Inchoate Images of Changing India
Syed Ali Mujtaba
India is known by many euphemisms, some view it as a land of rajas and maharajas, and others see it as a place of snake charmers, elephants and Bengal Tigers. India is a land of sages and rishis for those looking for spiritualism. The bird which laid golden eggs is an epithet also tagged to India.
No wonder the tourism brochures market India as a land four “S”- sun, sand, snow and surf. The hospitality ads also highlight architectural and cultural heritage of India to tell how attractive it is as a tourist destination.
India to western audience was introduced by John Masters, Rudyard Kipling, Ruskin Bond and many other foreign writers. They wrote about Pindari’s, a horde of cruel marauders in eighteen century. India is also depicted as land of Thuggees, a cult of Kali, who robed people waylaying and murdering them, using silk scarf as a killing weapon.
Foreign writers also have graphically portrayed females immolating on their husband’s funeral pyres performing Sati and about Hook swingers inflicting pain on their bodies piercing hooks to pull religious cart in a procession.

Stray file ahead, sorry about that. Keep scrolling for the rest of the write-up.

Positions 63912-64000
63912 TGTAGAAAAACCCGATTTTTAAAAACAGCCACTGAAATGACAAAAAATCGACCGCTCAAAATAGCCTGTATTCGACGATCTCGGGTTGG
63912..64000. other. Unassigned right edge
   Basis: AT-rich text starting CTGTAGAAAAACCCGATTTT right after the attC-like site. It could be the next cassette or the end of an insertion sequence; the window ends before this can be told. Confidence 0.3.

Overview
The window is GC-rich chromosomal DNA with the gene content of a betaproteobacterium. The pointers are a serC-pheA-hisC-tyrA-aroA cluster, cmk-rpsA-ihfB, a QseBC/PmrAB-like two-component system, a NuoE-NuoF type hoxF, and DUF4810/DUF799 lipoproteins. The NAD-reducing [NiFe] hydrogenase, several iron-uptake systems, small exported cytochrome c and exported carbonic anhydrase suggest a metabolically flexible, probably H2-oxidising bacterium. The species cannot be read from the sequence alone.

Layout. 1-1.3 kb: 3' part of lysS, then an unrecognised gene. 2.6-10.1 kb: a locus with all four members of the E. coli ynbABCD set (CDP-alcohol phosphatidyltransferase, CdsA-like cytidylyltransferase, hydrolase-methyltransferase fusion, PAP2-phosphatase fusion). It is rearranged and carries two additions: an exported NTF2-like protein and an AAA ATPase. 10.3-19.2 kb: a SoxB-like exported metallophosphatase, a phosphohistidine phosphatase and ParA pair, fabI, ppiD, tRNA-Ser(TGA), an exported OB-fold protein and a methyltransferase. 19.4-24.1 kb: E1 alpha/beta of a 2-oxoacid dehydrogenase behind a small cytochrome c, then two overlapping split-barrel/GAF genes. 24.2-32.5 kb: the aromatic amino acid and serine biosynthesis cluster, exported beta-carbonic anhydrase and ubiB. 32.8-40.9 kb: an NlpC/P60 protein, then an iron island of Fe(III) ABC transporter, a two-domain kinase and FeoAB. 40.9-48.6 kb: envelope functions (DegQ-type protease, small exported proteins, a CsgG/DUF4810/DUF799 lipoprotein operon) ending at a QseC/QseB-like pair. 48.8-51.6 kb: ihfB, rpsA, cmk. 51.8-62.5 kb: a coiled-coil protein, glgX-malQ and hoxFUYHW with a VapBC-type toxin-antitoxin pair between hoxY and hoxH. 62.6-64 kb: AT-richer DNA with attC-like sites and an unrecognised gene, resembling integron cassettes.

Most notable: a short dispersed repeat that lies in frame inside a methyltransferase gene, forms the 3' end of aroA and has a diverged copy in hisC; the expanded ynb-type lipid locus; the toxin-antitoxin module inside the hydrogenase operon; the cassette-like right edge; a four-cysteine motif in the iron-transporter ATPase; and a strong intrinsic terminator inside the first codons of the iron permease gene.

India’s image has also been sketched by various writers of India origin. Nirad C Chowdhry called it a “Continent of Circe.” V.S Naipul has named India as a moving anarchy. His titles “An area of darkness,” “A Wounded Civilization” and “Million Mutinies Now” are all self explanatory. Balraj Khanna, a Punjabi writer settled in England, has titled his book “A nation of Fools.”
India carries the image of a non violent country with peace and Ahimsa as its cardinal principles. It is land of Buddha and Gandhi who were apostles of peace. India’s foreign policy draws its sustenance from the philosophy of non violence to present the case of no first use of its nuclear weapons. Policy makers argue that because of country’s pacifist’s principles India had never been an aggressor and in fact has always been invaded by others.